Uncontrolled erythrocytosis causes hyperviscosity, leading to neurologic symptoms such as vertigo, tinnitus, headache, visual disturbances, and transient ischemic attacks (TIA). Systolic hypertension is also a feature of the red cell mass elevation. In some patients, venous or arterial thrombosis may be the presenting manifestation of PV. Any vessel can be affected; but cerebral, cardiac, and mesenteric vessels are most commonly involved. Hepatic venous thrombosis (Budd-Chiari syndrome) is particularly common in young women and may be catastrophic if sudden and complete obstruction of the hepatic vein occurs. Indeed, PV should be suspected in any patient who develops hepatic vein thrombosis. Digital ischemia, easy bruising, epistaxis, acid-peptic disease, or gastrointestinal hemorrhage may occur due to vascular stasis or thrombocytosis. In the latter instance, absorption and proteolysis of high molecular weight von Willebrand multimers by the large platelet mass causes acquired von Willebrand disease. Erythema, burning, and pain in the extremities, a symptom complex known as erythromelalgia, is another complication of thrombocytosis in PV due to increased platelet stickiness. Given the large turnover of hematopoietic cells, hyperuricemia with secondary gout, uric acid stones, and symptoms due to hypermetabolism can also complicate the disorder.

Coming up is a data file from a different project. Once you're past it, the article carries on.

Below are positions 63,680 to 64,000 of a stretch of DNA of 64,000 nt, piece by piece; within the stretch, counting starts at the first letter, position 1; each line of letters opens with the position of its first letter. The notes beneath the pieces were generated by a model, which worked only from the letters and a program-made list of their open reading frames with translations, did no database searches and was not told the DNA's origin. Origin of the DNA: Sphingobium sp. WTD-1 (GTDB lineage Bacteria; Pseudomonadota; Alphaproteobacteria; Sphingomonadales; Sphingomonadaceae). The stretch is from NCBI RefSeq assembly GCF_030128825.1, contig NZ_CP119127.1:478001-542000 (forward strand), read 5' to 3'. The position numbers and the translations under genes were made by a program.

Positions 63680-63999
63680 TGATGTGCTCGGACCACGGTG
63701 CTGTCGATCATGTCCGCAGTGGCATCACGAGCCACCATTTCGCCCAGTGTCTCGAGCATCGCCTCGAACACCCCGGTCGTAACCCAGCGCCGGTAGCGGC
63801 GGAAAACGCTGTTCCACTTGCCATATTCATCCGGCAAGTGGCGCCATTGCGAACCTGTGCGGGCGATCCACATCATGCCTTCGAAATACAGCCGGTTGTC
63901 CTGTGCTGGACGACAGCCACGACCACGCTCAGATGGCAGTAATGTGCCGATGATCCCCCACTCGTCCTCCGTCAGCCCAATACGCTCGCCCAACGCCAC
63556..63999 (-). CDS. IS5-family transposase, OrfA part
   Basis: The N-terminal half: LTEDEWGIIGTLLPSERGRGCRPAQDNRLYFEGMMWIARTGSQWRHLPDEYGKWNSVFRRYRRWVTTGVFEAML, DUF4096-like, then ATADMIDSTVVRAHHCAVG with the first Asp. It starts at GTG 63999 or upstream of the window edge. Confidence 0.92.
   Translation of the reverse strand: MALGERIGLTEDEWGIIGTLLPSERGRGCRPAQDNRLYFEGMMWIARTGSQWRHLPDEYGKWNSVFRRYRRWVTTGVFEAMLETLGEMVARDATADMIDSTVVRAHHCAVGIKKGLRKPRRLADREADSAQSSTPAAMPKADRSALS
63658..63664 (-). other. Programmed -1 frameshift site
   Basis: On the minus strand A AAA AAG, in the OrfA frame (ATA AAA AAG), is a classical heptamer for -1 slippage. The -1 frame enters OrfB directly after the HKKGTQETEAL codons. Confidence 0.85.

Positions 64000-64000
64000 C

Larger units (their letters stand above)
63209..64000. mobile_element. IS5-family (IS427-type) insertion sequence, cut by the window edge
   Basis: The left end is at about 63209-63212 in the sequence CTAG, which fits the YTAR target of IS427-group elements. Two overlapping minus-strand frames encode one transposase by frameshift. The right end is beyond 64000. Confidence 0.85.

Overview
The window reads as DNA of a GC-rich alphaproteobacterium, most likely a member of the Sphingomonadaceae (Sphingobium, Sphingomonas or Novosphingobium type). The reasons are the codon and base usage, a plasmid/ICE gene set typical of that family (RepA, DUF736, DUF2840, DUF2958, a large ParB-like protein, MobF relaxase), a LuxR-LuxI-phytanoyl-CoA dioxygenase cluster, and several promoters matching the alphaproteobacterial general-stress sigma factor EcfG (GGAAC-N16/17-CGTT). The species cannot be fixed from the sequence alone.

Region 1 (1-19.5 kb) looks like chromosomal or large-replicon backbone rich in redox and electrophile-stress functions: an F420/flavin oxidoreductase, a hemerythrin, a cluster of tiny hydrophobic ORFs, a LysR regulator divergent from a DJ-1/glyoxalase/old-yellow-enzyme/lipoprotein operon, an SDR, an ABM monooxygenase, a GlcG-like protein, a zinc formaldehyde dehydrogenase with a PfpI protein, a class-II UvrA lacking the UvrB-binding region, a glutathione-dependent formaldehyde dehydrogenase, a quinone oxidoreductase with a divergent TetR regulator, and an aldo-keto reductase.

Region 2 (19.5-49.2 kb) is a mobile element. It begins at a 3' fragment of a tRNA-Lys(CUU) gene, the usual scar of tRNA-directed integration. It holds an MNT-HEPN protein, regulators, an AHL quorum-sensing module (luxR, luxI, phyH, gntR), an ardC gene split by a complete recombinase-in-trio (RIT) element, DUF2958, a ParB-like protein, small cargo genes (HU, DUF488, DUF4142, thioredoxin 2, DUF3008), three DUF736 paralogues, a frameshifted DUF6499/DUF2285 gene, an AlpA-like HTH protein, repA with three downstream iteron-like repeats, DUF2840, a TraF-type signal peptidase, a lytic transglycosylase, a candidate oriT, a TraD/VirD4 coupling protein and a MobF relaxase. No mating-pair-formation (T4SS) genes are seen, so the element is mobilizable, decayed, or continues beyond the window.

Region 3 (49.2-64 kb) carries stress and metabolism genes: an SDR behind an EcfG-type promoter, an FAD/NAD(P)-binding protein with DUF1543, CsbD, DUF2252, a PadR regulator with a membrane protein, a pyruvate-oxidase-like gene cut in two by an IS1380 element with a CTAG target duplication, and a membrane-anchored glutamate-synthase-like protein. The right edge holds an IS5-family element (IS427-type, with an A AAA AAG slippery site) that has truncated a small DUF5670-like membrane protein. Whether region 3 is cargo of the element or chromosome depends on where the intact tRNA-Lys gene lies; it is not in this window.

When PV presents with erythrocytosis in combination with leukocytosis, thrombocytosis, or splenomegaly or any combination of these, the diagnosis is apparent. However, when patients present with an elevated hemoglobin, hematocrit, or red cell count alone, the diagnostic evaluation is more complex because of the many diagnostic possibilities (Table 99-2). Furthermore, unless the hemoglobin level is ≥20 g/dL (hematocrit ≥60%), it is not possible to distinguish true erythrocytosis from disorders causing plasma volume contraction. This is because uniquely in PV, in contrast to other causes of true erythrocytosis, there is expansion of the plasma volume, which can mask the elevated red cell mass, particularly in women; thus, red cell mass and plasma volume determinations are necessary to establish the presence of an absolute erythrocytosis and distinguish this from relative erythrocytosis due to a reduction in plasma volume alone (also known as stress or spurious erythrocytosis or Gaisböck’s syndrome). Figure 59-18 illustrates a diagnostic algorithm for the evaluation of suspected erythrocytosis. Assay for JAK2 mutations in the presence of a normal arterial oxygen saturation provides an alternative diagnostic approach to erythrocytosis when red cell mass and plasma volume determinations are not available; a normal serum erythropoietin level does not exclude the presence of PV, but an elevated erythropoietin level is more consistent with a secondary cause for the erythrocytosis.